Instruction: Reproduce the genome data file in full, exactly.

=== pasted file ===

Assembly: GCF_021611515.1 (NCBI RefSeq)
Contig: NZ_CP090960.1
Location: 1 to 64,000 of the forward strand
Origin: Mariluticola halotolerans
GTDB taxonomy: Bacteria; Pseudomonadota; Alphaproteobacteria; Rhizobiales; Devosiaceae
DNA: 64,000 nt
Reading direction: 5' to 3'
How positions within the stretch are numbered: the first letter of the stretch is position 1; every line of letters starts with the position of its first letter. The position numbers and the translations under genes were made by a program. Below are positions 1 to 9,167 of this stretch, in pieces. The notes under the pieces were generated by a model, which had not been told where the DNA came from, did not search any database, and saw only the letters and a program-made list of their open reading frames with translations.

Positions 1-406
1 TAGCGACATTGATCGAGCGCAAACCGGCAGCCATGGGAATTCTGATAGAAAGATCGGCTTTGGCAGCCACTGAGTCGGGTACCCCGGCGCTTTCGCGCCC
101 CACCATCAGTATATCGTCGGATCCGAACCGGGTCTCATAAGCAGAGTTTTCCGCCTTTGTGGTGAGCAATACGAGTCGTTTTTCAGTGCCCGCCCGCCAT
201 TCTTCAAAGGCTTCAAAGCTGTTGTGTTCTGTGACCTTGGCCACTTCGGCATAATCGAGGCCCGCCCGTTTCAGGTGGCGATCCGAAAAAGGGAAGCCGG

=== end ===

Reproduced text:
Assembly: GCF_021611515.1 (NCBI RefSeq)
Contig: NZ_CP090960.1
Location: 1 to 64,000 of the forward strand
Origin: Mariluticola halotolerans
GTDB taxonomy: Bacteria; Pseudomonadota; Alphaproteobacteria; Rhizobiales; Devosiaceae
DNA: 64,000 nt
Reading direction: 5' to 3'
How positions within the stretch are numbered: the first letter of the stretch is position 1; every line of letters starts with the position of its first letter. The position numbers and the translations under genes were made by a program. Below are positions 1 to 9,167 of this stretch, in pieces. The notes under the pieces were generated by a model, which had not been told where the DNA came from, did not search any database, and saw only the letters and a program-made list of their open reading frames with translations.

Positions 1-406
1 TAGCGACATTGATCGAGCGCAAACCGGCAGCCATGGGAATTCTGATAGAAAGATCGGCTTTGGCAGCCACTGAGTCGGGTACCCCGGCGCTTTCGCGCCC
101 CACCATCAGTATATCGTCGGATCCGAACCGGGTCTCATAAGCAGAGTTTTCCGCCTTTGTGGTGAGCAATACGAGTCGTTTTTCAGTGCCCGCCCGCCAT
201 TCTTCAAAGGCTTCAAAGCTGTTGTGTTCTGTGACCTTGGCCACTTCGGCATAATCGAGGCCCGCCCGTTTCAGGTGGCGATCCGAAAAAGGGAAGCCGG